When I watch awhile alert
for the promise flaring
at the stratus edge of sundown
just before the shades of night
erase the final spray of fire,
I can touch a season's seams
in moments that define the bounds of time
and clock the axis of the earth.
Can see the myrtle warbler only once
winging westward toward the river
rim and know in late October
the roll is on again.
Can feel the hunching of the night
the instant after winds and leaves
are spent, crouching down and collared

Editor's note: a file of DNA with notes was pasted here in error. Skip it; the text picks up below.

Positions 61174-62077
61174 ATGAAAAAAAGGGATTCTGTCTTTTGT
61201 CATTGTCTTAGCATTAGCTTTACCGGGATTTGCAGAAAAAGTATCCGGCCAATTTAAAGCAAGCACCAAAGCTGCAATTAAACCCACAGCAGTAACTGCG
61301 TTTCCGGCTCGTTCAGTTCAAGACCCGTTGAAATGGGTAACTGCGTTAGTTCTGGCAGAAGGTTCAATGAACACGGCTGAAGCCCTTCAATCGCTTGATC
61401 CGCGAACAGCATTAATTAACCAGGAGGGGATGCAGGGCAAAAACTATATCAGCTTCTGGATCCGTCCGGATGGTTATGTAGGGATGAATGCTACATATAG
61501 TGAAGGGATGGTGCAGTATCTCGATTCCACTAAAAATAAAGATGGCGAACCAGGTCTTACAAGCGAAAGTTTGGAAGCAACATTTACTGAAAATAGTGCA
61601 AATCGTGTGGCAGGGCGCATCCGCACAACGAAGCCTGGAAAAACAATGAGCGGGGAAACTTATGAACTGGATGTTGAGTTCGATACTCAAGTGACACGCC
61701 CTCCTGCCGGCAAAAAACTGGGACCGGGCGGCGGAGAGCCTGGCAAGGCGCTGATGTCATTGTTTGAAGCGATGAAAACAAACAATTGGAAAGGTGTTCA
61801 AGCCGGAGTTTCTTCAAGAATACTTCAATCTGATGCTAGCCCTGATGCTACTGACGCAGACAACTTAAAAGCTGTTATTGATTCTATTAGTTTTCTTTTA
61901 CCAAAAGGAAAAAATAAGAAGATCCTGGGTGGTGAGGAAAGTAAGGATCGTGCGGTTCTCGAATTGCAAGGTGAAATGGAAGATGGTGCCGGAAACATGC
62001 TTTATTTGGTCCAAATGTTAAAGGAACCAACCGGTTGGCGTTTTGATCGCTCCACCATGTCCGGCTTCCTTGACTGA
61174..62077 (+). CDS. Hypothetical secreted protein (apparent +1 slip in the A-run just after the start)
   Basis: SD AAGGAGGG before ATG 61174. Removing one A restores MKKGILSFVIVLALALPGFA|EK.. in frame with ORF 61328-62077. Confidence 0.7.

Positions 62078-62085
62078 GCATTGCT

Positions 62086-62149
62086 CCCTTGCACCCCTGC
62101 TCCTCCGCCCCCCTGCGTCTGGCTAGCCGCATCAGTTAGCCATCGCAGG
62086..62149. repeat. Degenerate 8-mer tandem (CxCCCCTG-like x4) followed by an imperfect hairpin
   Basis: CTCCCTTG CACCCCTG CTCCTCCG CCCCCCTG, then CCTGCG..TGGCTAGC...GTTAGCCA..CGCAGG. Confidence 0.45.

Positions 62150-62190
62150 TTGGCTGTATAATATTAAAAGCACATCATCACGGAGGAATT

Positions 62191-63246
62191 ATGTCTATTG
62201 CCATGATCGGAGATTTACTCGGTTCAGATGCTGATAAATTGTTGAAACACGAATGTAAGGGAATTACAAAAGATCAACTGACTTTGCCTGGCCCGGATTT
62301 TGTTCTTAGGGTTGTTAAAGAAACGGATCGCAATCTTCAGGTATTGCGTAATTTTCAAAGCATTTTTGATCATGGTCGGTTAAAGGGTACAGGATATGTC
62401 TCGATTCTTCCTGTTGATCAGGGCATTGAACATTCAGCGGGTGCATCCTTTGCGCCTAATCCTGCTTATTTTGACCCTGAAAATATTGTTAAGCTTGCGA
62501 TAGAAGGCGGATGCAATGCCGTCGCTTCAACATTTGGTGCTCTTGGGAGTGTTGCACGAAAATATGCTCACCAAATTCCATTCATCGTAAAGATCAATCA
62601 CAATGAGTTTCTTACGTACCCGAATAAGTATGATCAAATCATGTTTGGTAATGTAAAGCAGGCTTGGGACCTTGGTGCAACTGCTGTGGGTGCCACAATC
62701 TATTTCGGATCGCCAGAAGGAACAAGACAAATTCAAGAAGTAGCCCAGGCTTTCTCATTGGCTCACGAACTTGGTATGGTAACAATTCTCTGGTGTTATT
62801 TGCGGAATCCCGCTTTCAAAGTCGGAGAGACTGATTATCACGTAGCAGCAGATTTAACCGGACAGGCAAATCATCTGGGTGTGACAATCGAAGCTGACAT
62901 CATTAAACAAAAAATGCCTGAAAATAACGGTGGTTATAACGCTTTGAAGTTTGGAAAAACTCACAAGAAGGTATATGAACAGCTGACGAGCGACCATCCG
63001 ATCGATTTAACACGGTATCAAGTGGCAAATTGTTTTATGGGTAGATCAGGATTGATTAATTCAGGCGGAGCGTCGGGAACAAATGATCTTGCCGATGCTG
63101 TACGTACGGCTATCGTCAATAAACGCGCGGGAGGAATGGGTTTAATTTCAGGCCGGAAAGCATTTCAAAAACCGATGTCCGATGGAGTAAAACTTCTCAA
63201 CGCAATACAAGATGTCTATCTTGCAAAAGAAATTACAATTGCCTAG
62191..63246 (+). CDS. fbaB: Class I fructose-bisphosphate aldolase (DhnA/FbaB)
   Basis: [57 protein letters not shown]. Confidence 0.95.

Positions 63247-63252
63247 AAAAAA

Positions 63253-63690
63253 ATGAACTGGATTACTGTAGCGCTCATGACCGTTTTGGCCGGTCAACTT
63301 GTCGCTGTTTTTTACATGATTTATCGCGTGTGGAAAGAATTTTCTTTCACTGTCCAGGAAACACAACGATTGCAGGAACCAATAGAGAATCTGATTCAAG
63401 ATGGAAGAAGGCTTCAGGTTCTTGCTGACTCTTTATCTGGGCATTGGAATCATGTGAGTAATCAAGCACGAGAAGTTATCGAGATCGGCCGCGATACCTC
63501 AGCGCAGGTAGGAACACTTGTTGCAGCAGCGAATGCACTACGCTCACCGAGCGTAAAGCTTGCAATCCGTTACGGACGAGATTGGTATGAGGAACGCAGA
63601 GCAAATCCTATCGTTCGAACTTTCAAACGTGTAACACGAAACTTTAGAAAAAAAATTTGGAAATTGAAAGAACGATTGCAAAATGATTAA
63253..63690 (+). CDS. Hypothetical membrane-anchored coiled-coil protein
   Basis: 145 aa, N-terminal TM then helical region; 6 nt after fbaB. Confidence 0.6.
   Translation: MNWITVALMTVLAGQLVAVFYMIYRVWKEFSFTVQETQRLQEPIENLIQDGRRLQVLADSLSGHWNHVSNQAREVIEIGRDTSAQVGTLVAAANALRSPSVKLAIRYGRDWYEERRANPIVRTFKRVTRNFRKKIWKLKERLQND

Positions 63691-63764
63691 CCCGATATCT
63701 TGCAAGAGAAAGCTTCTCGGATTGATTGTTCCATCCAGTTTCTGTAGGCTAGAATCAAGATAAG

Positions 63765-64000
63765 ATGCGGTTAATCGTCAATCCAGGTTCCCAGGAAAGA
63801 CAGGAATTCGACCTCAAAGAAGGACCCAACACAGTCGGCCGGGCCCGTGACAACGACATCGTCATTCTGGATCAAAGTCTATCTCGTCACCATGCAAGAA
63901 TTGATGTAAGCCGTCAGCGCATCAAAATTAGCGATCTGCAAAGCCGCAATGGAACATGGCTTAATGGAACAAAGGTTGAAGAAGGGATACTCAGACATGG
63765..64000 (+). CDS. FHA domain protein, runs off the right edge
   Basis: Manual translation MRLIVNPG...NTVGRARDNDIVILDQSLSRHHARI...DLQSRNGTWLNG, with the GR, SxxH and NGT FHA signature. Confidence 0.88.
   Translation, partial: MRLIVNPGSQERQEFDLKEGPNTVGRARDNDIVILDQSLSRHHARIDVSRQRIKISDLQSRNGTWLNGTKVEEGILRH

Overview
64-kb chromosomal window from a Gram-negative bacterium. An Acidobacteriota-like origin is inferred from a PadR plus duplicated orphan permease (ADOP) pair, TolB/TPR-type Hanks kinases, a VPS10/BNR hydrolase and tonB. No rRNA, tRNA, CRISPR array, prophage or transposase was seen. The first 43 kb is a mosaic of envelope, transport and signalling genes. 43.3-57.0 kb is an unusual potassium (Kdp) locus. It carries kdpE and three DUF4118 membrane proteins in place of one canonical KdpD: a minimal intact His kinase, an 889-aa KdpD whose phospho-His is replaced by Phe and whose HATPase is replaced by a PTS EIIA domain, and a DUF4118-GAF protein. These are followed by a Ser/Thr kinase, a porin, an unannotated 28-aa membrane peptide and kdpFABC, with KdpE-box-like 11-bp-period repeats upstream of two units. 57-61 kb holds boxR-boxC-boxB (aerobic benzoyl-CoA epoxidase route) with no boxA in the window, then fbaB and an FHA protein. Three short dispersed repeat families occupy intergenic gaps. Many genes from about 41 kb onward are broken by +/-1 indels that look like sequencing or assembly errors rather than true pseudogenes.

before an unexpected snowfall.
Can surprise a hearty crocus
underfoot, dodging sidewalk thaw,
while behind, the turf print
echoes up my shanks.
Can taste familiar summer flavors
through the kitchen screen
before the broadcast of a thunderclap
cuts the crust of April loose.
When these sacramental cracks
open broken seasons, I slide
between the slip I am
and the sweep I could become.
*Accepted in American Poets & Poetry (late 1999).